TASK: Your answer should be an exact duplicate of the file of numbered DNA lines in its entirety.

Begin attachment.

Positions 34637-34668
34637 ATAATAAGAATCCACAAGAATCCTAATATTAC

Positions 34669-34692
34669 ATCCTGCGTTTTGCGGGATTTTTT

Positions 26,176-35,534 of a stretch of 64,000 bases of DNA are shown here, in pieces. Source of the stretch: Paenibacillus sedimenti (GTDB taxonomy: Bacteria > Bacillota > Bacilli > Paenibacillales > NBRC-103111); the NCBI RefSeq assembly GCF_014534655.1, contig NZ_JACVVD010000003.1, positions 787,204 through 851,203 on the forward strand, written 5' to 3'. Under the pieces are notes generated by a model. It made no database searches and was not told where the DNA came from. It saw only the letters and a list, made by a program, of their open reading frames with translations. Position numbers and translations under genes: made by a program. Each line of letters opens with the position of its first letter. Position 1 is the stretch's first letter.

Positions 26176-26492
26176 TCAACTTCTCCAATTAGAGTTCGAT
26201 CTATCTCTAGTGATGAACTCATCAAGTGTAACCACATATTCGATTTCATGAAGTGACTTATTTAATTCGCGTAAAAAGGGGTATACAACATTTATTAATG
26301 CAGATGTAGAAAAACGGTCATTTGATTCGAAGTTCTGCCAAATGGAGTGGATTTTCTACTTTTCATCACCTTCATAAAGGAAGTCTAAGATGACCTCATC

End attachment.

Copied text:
Positions 34637-34668
34637 ATAATAAGAATCCACAAGAATCCTAATATTAC

Positions 34669-34692
34669 ATCCTGCGTTTTGCGGGATTTTTT

Positions 26,176-35,534 of a stretch of 64,000 bases of DNA are shown here, in pieces. Source of the stretch: Paenibacillus sedimenti (GTDB taxonomy: Bacteria > Bacillota > Bacilli > Paenibacillales > NBRC-103111); the NCBI RefSeq assembly GCF_014534655.1, contig NZ_JACVVD010000003.1, positions 787,204 through 851,203 on the forward strand, written 5' to 3'. Under the pieces are notes generated by a model. It made no database searches and was not told where the DNA came from. It saw only the letters and a list, made by a program, of their open reading frames with translations. Position numbers and translations under genes: made by a program. Each line of letters opens with the position of its first letter. Position 1 is the stretch's first letter.

Positions 26176-26492
26176 TCAACTTCTCCAATTAGAGTTCGAT
26201 CTATCTCTAGTGATGAACTCATCAAGTGTAACCACATATTCGATTTCATGAAGTGACTTATTTAATTCGCGTAAAAAGGGGTATACAACATTTATTAATG
26301 CAGATGTAGAAAAACGGTCATTTGATTCGAAGTTCTGCCAAATGGAGTGGATTTTCTACTTTTCATCACCTTCATAAAGGAAGTCTAAGATGACCTCATC